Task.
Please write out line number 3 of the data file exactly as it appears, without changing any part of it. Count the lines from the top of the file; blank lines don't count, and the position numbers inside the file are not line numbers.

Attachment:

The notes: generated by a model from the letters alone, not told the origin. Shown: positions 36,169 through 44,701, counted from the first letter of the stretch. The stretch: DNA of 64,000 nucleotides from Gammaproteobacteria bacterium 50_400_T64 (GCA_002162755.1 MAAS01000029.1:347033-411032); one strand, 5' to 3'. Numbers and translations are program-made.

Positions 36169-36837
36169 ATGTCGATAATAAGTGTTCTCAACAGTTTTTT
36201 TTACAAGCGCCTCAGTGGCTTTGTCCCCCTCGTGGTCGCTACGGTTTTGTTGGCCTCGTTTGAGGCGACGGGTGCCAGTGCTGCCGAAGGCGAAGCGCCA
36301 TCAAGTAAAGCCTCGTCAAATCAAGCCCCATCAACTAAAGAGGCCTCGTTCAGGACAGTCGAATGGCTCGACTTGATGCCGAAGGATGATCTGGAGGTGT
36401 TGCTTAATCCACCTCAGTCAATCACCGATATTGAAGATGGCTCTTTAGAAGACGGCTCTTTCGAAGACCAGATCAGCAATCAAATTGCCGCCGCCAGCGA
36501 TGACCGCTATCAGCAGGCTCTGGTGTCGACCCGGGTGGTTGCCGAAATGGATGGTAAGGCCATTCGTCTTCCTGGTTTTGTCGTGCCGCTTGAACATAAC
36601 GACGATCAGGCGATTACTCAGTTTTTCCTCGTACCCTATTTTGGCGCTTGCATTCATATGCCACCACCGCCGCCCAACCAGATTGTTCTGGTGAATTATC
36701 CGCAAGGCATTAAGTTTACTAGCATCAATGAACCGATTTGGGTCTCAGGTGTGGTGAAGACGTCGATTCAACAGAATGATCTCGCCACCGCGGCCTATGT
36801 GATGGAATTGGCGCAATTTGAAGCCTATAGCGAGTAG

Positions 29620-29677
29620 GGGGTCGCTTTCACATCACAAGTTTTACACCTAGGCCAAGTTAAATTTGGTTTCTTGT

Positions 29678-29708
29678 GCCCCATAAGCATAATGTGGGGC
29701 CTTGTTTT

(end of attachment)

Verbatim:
36169 ATGTCGATAATAAGTGTTCTCAACAGTTTTTT